To provide the most attractive ornamental effect, the lights 50 of each bifurcated distal portion 36 are ordinarily spaced as far as possible from each other so as evenly to mount the lights 50 at or near the periphery 20 of the tree 15. Each light is, of course, attached in substantially right-angular relation to its respective branch 19 so as to be disposed in an upright attitude to display the bulb 52 thereof in upwardly extending relation.

This operation is simply continued the full length of the tree 15 by wrapping the central electric conductor 30 about the tree trunk 16 and attaching the bifurcated distal portions 36 of the secondary electric conductors 35 to the branches 19 as described. The crown portion 40 is attached to the upper portion 18 of the tree by extension of the secondary crown conductors 41 along the branches 19 and the attachment of the fasteners 53 to the branches to mount the lights 50 in the upright attitudes described. The crown portion has four right-angularly related crown conductors, as shown in FIG. 4, so as to match the usual configuration of the crown portions of trees.

Once the assembly 10 is mounted as described and shown in FIG. 1, any desired number of ornaments 70 can be attached individually to the helically bent ornament attaching portions 55 of the fasteners 53, as shown in FIG. 5. This greatly facilitates the attachment of such ornaments to a tree and provides a dependable support with optimum decorative effect. It will be seen that is is unnecessary to attach an ornament to each of the attaching portions 55 since the helically bent construction provides an inherently ornamental appearance which, even if visible, does not detract from the overall appearance of the tree. Furthermore, since the attaching portions extend downwardly relative to the branches 19, the normally drooping attitudes of the branches operate to obsure this structure.

When the tree lighting assembly 10 is mounted as described, the electric plug 32 is simply inserted in the electrical outlet 13 to cause electrical current to flow through the assembly to illuminate the bulbs 52.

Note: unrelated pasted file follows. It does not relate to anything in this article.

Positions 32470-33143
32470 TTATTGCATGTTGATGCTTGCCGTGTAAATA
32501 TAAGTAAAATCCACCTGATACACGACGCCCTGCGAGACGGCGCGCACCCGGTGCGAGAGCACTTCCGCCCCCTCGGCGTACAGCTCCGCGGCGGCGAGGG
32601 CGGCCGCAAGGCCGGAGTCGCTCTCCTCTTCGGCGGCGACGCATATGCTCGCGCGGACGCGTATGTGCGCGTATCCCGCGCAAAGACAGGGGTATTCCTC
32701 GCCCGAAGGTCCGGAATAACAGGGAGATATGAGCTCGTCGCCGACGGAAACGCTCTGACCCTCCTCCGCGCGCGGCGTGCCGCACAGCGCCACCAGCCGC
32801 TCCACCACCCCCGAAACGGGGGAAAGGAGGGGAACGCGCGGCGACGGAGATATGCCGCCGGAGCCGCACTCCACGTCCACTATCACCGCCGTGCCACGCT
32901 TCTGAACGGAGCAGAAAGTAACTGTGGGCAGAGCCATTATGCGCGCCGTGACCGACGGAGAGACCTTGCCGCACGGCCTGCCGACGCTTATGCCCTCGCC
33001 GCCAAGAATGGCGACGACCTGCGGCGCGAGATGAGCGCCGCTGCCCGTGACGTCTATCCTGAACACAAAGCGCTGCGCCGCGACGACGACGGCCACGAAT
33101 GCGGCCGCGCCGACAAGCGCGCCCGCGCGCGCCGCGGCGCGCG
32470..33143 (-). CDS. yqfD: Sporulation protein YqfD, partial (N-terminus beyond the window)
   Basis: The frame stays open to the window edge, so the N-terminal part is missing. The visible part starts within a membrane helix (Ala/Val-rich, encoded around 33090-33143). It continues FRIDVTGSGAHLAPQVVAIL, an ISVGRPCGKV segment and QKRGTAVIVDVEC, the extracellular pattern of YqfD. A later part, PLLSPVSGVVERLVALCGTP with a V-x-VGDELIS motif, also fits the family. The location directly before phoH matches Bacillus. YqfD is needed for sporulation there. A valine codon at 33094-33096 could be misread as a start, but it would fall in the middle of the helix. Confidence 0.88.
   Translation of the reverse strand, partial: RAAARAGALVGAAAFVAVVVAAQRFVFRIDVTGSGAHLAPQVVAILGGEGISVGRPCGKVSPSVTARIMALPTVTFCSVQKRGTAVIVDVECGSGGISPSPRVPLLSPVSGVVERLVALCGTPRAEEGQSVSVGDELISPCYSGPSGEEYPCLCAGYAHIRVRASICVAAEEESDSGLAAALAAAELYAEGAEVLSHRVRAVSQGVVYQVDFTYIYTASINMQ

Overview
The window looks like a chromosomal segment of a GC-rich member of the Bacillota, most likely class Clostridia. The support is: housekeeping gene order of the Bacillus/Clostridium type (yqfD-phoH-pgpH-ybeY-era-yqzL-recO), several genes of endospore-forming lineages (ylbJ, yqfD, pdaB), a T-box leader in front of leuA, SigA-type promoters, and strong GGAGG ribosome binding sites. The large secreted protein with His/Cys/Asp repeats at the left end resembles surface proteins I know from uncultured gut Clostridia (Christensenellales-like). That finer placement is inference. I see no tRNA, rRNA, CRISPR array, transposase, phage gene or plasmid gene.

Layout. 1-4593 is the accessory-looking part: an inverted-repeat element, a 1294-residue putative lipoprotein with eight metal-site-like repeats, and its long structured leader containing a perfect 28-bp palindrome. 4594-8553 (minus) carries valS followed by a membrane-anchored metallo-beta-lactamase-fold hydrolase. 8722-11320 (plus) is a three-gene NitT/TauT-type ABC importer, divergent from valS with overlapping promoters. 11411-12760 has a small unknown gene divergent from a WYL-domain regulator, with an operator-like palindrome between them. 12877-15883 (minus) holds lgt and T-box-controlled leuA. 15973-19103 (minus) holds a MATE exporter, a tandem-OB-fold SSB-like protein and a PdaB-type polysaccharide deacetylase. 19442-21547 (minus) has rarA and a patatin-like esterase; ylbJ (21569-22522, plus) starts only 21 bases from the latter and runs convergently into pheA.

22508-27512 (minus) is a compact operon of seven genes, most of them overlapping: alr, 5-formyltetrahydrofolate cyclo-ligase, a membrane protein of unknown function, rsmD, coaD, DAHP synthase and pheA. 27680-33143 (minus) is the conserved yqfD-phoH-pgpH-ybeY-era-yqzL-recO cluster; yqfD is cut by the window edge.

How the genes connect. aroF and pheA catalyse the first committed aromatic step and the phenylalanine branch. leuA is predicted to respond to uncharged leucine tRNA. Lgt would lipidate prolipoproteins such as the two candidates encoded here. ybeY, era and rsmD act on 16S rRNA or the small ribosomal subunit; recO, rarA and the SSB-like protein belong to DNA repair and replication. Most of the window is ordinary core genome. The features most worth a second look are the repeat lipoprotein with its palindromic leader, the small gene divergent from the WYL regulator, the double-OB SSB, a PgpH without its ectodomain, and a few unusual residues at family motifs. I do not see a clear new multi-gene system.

Therefore, the tree lighting assembly of the present invention significantly improves the facility with which ornamental decorations can be mounted on a tree inherently achieving the maximum decorative effect by the extension of nonornamental portions thereof along the trunk and branch structure of the tree whereby there are rendered nearly invisible which allows the lights to be evenly distributed about the tree's periphery and which provides dependable and easily usable support for additional ornaments.

Although the invention has been herein shown and described in what is conceived to be the most practical and preferred embodiment, it is recognized that departures may be made therefrom within the scope of the invention, which is not to be limited to the illustrative details disclosed.

Patent Citations
Cited PatentFiling datePublication dateApplicantTitle
US2201045 *Sep 21, 1938May 14, 1940Ernest R LundstromLighting device
US2205496 *Aug 15, 1938Jun 25, 1940Max Schneider Frederick WOrnament and lamp support for use on christmas trees, etc.
US2402766 *Mar 8, 1944Jun 25, 1946Moore ThomasDecorative lighting set
US2558029 *May 7, 1946Jun 26, 1951John R WoodChristmas tree illumination system
US2875421 *May 20, 1954Feb 24, 1959Joseph JordanElectrical trunk line and connector
US3214579 *Mar 4, 1963Oct 26, 1965Mario C PaciniChristmas tree lighting systems
Referenced by
Citing PatentFiling datePublication dateApplicantTitle
US4234915 *Dec 9, 1977Nov 18, 1980General Electric CompanyOrnamental attachment for decorative string sets
US5700081 *Apr 26, 1996Dec 23, 1997Holiday Innovations, Inc.Decorative light assembly
US5855705 *Mar 29, 1996Jan 5, 1999Gauthier; RayArtificial Christmas tree
DE10065695B4 *Dec 29, 2000Aug 10, 2006Pohl, Eckhard, Dipl.-Ing.Flachgebauter Leuchtenkörper, einen Weihnachtsbaum symbolisierend
U.S. Classification362/249.19
International ClassificationA47G33/10
Cooperative ClassificationF21W2121/04, A47G33/105
European ClassificationA47G33/10B